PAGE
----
NOAA's 15-Year Plan to Invest in Ships

15 years. scientists. Vice Admiral Conrad C. commerce for oceans and atmosphere and NOAA administrator. arrived at NOAA in 2001, the average age of our fleet was 32 years. next 15 years. to systematically replace or upgrade the fleet. ocean and climate studies. not found in the commercial fleet. on Aug. 13. Bell M. Shimada, which will be homeported on the West Coast. Marine and Aviation Operations. personnel.

Mahoney Sworn in as Assistant Secretary of Commerce For Oceans and Atmosphere

At a Commerce Department ceremony in Washington, D.C., today James R. Mahoney, was sworn in as the assistant secretary of commerce for oceans and atmosphere. In this capacity, he is a chief manager of the National Oceanic and Atmospheric Administration (NOAA), the nation's top science agency for oceans and the atmosphere under its current administrator Vice Admiral Conrad C. Lautenbacher, USN (ret.). Commerce Secretary Don Evans administered the oath of office. "President Bush and I are very pleased to have Jim Mahoney on the NOAA team," said Commerce Secretary Don Evans. NOAA manages the U.S. operational weather and environmental satellites, a fleet of research ships and aircraft, and 12 environmental research laboratories.

VT Halter Marine to Build Swath Vessel for NOAA

Photo Credit: NOAANOAA announced that VT Halter Marine Inc. of Pascagoula, Miss., will complete the final design and build of a new Small Waterplane Area Twin Hull Coastal Mapping Vessel, or SWATH CMV, for the agency. NOAA exercised a $15m option for the ship with VT Halter Marine, which also completed the vessel's preliminary design under a separate option. The primary mission of the SWATH CMV will be to map the full seafloor in coastal areas for the nation's nautical charts. It will operate in waterways along the Atlantic and Gulf coasts, Caribbean Sea and Great Lakes, conducting basic hydrographic surveys of the seafloor using side scan and multibeam sonar technologies.

Subsea Wreck Identifed Off NJ Coast 153 Years On

Robert J. Walker wreck investigations: Photo courtesy of NOAA

Lost after a violent collision at sea, government and university maritime archaeologists have identified the wreck of the ship 'Robert J. Walker', a steamer that served in the U.S. Coast Survey, a predecessor agency of NOAA. Twenty sailors died when the Walker sank in rough seas in the early morning hours of June 21, 1860, ten miles off Absecon Inlet on the New Jersey coast. The crew had finished its latest surveys in the Gulf of Mexico and was sailing to New York when the Walker was hit by a commercial schooner off New Jersey.

NOAA Assists in Waterway Clean Up

Less than two weeks after Katrina made landfall, ports along the Gulf coast and channels on the Mississippi River are once again navigational and safe for ship traffic. The National Oceanic and Atmospheric Administration, the federal agency responsible for providing the nation’s nautical charts, has played a key role in a major interagency effort to ensure that navigational areas affected by Hurricane Katrina are clear of obstructions and debris. NOAA led the surveying effort to open the region’s ports and shipping channels as soon as possible, and anticipates all needed surveys will be completed by Saturday. NOAA has survey teams in the Mid-Atlantic pre-positioned to survey shipping channels immediately after Hurricane Ophelia passes.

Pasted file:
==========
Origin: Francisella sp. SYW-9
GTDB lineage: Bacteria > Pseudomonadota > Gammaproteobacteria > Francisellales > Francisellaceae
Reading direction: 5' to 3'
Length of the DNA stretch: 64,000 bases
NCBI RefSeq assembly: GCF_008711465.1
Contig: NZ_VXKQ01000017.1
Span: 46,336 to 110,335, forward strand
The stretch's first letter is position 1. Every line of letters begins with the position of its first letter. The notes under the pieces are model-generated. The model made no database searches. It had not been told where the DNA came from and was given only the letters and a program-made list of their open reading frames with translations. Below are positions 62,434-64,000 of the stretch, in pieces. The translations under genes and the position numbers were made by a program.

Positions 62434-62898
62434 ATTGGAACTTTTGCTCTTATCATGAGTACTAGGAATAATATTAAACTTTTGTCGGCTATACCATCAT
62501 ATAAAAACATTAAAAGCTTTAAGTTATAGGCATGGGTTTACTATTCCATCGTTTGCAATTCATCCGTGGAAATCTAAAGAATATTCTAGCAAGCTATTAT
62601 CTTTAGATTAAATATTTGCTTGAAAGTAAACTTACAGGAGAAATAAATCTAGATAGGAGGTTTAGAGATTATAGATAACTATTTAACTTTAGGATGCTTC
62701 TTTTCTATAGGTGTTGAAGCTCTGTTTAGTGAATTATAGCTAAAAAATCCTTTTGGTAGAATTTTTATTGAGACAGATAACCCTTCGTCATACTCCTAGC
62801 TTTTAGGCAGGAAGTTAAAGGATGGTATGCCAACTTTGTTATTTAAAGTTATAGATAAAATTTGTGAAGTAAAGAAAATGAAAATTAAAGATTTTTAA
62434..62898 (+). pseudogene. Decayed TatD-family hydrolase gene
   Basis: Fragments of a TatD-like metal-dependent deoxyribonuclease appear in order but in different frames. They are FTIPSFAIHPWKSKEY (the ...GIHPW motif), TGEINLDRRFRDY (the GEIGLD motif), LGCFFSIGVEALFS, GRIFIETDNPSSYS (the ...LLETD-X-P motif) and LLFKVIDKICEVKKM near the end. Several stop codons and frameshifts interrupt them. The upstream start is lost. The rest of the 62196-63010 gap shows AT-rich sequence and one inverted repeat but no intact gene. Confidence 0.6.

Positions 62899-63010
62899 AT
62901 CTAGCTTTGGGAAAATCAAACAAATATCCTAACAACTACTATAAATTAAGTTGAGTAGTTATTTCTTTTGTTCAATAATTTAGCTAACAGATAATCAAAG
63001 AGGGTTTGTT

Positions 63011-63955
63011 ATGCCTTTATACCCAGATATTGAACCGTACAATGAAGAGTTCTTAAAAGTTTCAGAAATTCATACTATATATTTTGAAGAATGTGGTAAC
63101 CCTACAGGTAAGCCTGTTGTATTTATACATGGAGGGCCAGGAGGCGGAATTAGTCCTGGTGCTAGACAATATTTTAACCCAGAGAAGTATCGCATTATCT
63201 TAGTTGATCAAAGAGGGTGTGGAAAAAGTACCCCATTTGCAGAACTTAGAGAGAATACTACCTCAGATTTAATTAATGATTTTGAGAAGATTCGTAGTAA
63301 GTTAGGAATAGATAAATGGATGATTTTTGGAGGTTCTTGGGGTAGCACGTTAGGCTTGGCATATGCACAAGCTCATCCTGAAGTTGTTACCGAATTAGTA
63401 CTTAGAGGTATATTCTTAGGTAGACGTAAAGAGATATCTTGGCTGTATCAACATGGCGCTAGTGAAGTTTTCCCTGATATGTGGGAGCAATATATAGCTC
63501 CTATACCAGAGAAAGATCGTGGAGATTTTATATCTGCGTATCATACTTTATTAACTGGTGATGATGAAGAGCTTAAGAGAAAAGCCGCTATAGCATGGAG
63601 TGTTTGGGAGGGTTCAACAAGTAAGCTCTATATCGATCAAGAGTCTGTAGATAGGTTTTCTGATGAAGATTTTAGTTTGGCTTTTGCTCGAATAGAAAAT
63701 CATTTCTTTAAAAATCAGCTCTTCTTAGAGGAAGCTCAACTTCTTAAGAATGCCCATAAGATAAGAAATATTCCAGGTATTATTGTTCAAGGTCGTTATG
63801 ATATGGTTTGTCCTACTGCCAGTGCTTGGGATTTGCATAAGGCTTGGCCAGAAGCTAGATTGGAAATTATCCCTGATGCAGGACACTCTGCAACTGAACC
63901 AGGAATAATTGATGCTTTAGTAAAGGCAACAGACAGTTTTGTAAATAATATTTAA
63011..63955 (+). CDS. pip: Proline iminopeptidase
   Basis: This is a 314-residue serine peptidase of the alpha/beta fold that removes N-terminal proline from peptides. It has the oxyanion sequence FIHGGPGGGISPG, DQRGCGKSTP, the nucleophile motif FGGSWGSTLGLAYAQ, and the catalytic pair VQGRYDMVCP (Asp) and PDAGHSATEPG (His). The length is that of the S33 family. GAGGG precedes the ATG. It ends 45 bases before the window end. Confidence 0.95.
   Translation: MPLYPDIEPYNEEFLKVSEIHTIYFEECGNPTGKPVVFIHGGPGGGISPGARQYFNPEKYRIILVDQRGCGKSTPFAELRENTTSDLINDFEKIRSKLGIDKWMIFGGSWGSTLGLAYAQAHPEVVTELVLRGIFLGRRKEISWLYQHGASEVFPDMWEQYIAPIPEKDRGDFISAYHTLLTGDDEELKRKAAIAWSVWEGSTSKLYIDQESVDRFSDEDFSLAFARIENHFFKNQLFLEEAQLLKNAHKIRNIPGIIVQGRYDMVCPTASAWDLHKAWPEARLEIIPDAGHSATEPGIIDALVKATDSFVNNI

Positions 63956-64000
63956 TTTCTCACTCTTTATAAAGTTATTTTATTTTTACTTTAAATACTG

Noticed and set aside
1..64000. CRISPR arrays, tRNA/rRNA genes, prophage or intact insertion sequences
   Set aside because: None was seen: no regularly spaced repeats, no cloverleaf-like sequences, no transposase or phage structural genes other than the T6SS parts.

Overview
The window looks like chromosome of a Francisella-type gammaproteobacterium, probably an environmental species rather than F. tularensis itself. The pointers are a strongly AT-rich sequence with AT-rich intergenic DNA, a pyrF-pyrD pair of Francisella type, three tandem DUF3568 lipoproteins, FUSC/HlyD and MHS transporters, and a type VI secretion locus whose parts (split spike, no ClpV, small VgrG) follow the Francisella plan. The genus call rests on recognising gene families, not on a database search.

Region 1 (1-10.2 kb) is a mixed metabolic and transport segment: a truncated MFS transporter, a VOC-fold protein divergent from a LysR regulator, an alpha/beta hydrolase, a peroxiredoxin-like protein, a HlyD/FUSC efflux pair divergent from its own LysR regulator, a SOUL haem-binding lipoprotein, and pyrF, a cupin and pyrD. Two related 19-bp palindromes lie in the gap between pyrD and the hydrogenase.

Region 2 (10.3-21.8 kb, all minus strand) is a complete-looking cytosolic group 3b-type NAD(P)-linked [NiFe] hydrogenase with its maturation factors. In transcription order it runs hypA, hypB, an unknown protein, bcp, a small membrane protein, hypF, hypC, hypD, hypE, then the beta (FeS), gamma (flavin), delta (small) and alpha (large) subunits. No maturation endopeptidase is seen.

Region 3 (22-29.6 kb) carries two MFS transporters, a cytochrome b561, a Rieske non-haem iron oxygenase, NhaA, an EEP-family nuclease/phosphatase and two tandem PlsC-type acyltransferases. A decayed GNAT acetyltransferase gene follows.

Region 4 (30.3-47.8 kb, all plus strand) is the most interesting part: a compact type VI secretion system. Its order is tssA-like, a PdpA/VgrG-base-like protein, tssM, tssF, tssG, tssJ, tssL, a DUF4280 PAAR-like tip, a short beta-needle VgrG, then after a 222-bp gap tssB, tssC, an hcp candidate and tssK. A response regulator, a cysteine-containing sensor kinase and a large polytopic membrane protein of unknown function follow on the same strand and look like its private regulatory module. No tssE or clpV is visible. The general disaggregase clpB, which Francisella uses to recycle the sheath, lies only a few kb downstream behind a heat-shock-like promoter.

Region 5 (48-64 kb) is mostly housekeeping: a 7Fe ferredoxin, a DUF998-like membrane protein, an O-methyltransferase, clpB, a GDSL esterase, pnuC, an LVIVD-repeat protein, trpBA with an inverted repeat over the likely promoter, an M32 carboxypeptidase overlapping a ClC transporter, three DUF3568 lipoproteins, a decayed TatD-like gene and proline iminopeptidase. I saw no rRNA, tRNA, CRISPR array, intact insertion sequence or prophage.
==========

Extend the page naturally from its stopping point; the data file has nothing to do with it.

Navy, NOAA, USCG Sign Memorandum of Understanding

By Lt. j.g. Top officials from the U.S. Navy, the National Oceanic and Atmospheric Administration (NOAA) and the U.S. Coast Guard signed a Memorandum of Understanding July 21, reaffirming their support of the National Ice Center (NIC). The NIC, an interagency office jointly operated by the Navy (Naval Ice Center), NOAA and Coast Guard, provides strategic and tactical ice analyses and other services that aid the navigation of U.S. vessels in ice-infested waters. “Today’s update to our original working agreement, first signed in 1995, means that the National Ice Center can continue monitoring the waterways for potentially dangerous ice and help guide ships out of harm’s way for the safe, efficient delivery of goods,” said retired Vice Adm. Conrad C.

NOAA Deploys Survey Ships for Arctic Charting Projects

NOAA ships spent the last several days preparing for their Arctic missions. Here, Chief Bosun Jim Kruger (front) works with Jason Kinyon and Lindsey Houska on NOAA Ship Rainier as they get ready to depart this week for the summer's first Arctic survey project, in Kotzebue Sound.(Credit: NOAA)

NOAA announced the official launch of its 2015 Arctic hydrographic survey season took place this morning, in Kodiak, Alaska, in a World Ocean Day ceremony which showcased the deployment of the NOAA ships Rainier and Fairweather. “Most Arctic waters that are charted were surveyed with obsolete technology, with some of the information dating back to Captain Cook's voyages, long before the region was part of the United States,” said NOAA deputy under secretary for operations Vice Admiral Michael S. Devany in remarks directed to the crews of NOAA ships.